I’m a firm believer in writing the books that we need to, however unfashionable they might turn out to be. There is an assumption among many commercial publishers and the agents who serve them that readers want one (or maybe two) kinds of books. Fast plots, sharp dialogue, with a narrative arc you can plot on paper. I like those books, or some of them at least. But I’d never want them to be the only books available to me. I am pretty stubborn about following an image, a moment, a possible story-thread wherever it leads. I don’t expect my books to be best-sellers but I’m gratified to get letters or calls from readers fairly often and know that others feel as I do.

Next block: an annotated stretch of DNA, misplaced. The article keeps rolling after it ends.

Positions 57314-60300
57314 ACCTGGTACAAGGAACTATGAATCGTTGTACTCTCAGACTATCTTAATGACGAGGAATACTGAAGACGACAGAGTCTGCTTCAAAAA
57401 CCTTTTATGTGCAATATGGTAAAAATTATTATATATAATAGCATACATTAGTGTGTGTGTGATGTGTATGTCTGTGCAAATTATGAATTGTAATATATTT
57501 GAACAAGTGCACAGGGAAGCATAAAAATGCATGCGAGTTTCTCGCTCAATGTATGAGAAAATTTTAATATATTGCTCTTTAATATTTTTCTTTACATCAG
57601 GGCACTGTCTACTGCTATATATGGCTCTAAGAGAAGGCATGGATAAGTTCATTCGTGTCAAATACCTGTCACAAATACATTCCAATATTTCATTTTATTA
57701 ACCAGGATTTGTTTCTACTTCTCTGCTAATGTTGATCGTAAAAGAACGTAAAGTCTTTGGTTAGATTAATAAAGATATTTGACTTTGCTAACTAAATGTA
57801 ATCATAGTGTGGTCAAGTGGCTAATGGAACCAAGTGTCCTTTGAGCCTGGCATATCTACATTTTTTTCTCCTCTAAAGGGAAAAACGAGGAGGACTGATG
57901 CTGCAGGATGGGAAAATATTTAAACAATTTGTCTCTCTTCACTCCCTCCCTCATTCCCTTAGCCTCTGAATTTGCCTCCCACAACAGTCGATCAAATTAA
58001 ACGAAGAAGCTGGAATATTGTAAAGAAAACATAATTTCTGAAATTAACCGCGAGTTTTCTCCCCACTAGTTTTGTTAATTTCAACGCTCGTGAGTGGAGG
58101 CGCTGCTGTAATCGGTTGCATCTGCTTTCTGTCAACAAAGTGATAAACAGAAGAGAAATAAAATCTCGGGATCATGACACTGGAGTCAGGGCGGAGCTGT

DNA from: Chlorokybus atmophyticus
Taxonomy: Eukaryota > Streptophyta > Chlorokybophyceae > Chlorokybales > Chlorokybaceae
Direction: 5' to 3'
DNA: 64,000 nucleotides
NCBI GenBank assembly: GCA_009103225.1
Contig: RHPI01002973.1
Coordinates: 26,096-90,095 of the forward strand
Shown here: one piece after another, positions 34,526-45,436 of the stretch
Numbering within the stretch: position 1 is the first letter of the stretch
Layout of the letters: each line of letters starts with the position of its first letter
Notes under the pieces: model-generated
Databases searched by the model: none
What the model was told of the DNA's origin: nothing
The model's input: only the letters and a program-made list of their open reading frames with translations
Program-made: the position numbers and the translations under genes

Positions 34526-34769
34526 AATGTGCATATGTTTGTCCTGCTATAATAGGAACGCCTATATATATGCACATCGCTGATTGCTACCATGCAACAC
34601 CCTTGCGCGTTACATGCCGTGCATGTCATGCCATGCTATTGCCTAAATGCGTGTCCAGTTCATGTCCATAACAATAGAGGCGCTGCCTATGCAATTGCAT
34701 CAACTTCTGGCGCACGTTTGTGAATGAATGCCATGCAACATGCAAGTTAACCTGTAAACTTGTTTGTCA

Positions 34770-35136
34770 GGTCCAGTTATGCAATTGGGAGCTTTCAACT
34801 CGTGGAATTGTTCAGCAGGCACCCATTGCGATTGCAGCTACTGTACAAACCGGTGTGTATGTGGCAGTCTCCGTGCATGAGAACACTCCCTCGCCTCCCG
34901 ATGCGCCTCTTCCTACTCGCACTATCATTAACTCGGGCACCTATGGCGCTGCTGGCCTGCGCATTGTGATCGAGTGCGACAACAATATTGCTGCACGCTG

8. In THE AGE OF WATER LILIES (2009), you portray history as a context and a force in all people’s lives. Some of us just don’t know it. The notion that you can combine an isolated community like Walhachin in the BC interior with World War I in Europe reminds us of those connections to momentous shifts in the world and suffering that all of us could find in our own lives with a little bit of prodding. The fact that many of the details—certainly B.C. soldiers fighting in France—are historically true just makes it all the more significant. That novel is about so many things.  The love story (love and death and exile); the way you bring together the different kinds of lilies, in part as a metaphor, to show how Old world and New world begin to come together in Victoria; your descriptions of crafts from needlework to weaving to tile-making, all historically accurate giving us an understanding of the world that Tessa occupies.  The personal and the public, secrets and natural mysteries, all seem to co-exist well in this novel. Can you talk a little bit about it?